US President Joe Biden and his Chinese counterpart Xi Jinping will hold a “virtual bilateral” meeting before the end of the year, a senior United States official has said, as the countries boost diplomacy amid several points of tension.
There is an “agreement in principle” for the “virtual bilateral”, the official told reporters on condition of anonymity on Wednesday.
“The president said how nice it would be to see Xi, which he has not done for some years,” the official said. “We would expect them to have the ability to see one another, even if only virtually.”
The comments came a day after Biden told reporters that he had spoken to Xi about Taiwan, where authorities have raised concerns about recent Chinese military manoeuvres into the self-ruled island’s air defence identification zone (ADIZ).
“I’ve spoken with Xi about Taiwan,” Biden said at the White House on Tuesday. “We agree, we’ll abide by the Taiwan agreement, and we made it clear that I don’t think he should be doing anything other than abiding by the agreement.”
Taiwan said it tracked a record 56 Chinese aircraft in its ADIZ on Monday, the latest in a series of sorties that began on Friday, China’s National Day, and prompted the island to scramble fighter jets in response.
Beijing, which claims Taiwan as its own territory, has stepped up cross-strait activities this year, with the number of recorded incidents on track to be double the level of 2020.
Washington condemned Beijing’s recent military actions in Taiwan’s air defence zone as “provocative” and destablising”, urging the Chinese authorities to stop “military, diplomatic, and economic pressure and coercion against Taiwan”.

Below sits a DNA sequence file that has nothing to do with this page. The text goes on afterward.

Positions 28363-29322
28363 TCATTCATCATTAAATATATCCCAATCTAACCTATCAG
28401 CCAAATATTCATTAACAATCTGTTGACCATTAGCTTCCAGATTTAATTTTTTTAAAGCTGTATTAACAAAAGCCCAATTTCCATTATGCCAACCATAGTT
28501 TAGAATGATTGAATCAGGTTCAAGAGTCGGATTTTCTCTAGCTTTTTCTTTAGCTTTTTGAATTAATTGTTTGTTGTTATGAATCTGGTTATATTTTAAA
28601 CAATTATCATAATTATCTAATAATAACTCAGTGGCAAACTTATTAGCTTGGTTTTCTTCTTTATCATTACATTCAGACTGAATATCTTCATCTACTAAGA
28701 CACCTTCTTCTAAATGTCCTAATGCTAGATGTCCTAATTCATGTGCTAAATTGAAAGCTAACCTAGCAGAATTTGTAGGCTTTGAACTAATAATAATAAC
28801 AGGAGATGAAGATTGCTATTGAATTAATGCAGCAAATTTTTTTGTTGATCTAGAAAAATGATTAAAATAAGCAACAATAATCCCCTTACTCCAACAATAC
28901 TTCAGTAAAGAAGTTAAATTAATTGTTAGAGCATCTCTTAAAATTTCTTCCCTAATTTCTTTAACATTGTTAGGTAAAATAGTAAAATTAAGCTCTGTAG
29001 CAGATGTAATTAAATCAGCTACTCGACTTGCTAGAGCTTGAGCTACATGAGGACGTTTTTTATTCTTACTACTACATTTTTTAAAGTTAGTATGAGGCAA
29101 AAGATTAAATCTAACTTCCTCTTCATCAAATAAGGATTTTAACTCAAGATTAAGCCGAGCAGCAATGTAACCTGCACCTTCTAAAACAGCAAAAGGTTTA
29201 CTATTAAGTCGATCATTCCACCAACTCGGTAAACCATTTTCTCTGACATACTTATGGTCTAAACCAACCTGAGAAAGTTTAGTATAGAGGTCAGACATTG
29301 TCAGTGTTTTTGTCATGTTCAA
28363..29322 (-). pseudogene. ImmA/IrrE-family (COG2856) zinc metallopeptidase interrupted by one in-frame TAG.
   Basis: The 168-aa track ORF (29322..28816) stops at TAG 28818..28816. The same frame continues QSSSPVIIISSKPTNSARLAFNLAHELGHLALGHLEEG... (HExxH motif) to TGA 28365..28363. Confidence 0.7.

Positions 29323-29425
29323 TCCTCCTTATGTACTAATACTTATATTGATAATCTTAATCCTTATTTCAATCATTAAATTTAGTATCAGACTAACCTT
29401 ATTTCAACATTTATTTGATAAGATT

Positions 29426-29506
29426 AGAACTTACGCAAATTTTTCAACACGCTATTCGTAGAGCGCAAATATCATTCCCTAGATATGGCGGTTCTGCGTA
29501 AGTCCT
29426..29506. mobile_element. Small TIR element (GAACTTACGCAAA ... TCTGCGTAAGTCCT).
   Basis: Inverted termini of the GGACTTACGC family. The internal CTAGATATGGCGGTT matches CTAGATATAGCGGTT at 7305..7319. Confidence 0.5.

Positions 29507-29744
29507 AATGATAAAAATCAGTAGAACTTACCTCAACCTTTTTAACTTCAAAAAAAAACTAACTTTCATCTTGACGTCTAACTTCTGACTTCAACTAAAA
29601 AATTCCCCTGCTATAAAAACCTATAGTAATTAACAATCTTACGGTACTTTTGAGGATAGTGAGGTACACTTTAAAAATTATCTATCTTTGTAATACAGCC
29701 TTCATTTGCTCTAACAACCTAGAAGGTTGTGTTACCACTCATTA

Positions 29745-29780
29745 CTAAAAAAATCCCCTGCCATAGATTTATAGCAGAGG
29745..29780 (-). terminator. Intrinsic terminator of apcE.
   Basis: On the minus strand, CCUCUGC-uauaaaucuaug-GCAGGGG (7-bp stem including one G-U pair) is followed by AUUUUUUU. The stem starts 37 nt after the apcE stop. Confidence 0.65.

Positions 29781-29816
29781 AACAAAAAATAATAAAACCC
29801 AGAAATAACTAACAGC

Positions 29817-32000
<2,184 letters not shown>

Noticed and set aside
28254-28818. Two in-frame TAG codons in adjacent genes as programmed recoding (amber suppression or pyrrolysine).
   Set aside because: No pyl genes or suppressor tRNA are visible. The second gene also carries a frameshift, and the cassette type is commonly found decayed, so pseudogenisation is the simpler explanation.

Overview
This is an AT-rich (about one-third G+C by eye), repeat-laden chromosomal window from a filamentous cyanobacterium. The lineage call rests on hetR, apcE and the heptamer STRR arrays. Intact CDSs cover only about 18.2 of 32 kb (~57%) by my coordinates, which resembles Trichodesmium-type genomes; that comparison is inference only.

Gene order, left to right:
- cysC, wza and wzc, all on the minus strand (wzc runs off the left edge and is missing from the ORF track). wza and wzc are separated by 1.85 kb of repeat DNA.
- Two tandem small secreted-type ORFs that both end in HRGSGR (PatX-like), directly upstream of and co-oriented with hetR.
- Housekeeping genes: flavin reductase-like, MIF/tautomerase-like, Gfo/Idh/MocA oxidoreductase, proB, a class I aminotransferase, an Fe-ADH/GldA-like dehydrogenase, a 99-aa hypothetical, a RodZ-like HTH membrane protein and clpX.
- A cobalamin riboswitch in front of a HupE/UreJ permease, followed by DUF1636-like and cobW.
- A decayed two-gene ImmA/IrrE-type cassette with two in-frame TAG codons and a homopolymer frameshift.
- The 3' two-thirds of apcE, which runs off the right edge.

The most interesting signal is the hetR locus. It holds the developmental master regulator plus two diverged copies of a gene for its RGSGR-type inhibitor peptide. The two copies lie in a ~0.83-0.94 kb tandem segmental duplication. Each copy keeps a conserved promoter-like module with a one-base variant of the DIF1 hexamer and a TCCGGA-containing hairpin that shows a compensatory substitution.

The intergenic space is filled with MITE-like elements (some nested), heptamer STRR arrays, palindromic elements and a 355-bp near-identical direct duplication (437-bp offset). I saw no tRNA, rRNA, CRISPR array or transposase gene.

Taiwan was one of several points of discussion in a meeting on Wednesday between US National Security Adviser Jake Sullivan and Yang Jiechi, China’s top diplomat, in Switzerland, the White House said in a statement.
Sullivan brought up “a number of areas” where the US has concerns about China’s behaviour, the statement said, including Taiwan, the South China Sea, Hong Kong, Xinjiang and human rights.
“Mr. Sullivan also raised areas where the United States and the PRC (China) have an interest in working together to address vital transnational challenges, and ways to manage risks in our relationship,” it said.
Tensions are rising between the two nations over China’s aggressive posture towards Taiwan, the US decision to sell nuclear submarines to Australia and trade disputes, among other issues.
On Monday, US Trade Representative Katherine Tai said she would soon be talking to her Chinese counterpart, as a massive trade dispute rumbles on with no end in sight.
White House Press Secretary Jen Psaki told reporters on Wednesday afternoon that “an agreement to continue dialogue at a very high level” had been reached.
“So what we’ve said and we continue to believe is that leader-level engagement is an important part of our effort to responsibly manage the competition with China, especially given the coalescing of power in Chinese leadership,” she said.
“We’re still working through what that would look like, when, and of course the final details, so we don’t quite have them yet.”
Xi and Biden spoke by phone on September 9 in what the White House said was part of an “ongoing effort to responsibly manage the competition” between the countries.
That call ended a nearly seven-month gap in direct communication between the leaders.
“President Biden underscored the United States’ enduring interest in peace, stability, and prosperity in the Indo-Pacific and the world and the two leaders discussed the responsibility of both nations to ensure competition does not veer into conflict,” the White House said at that time.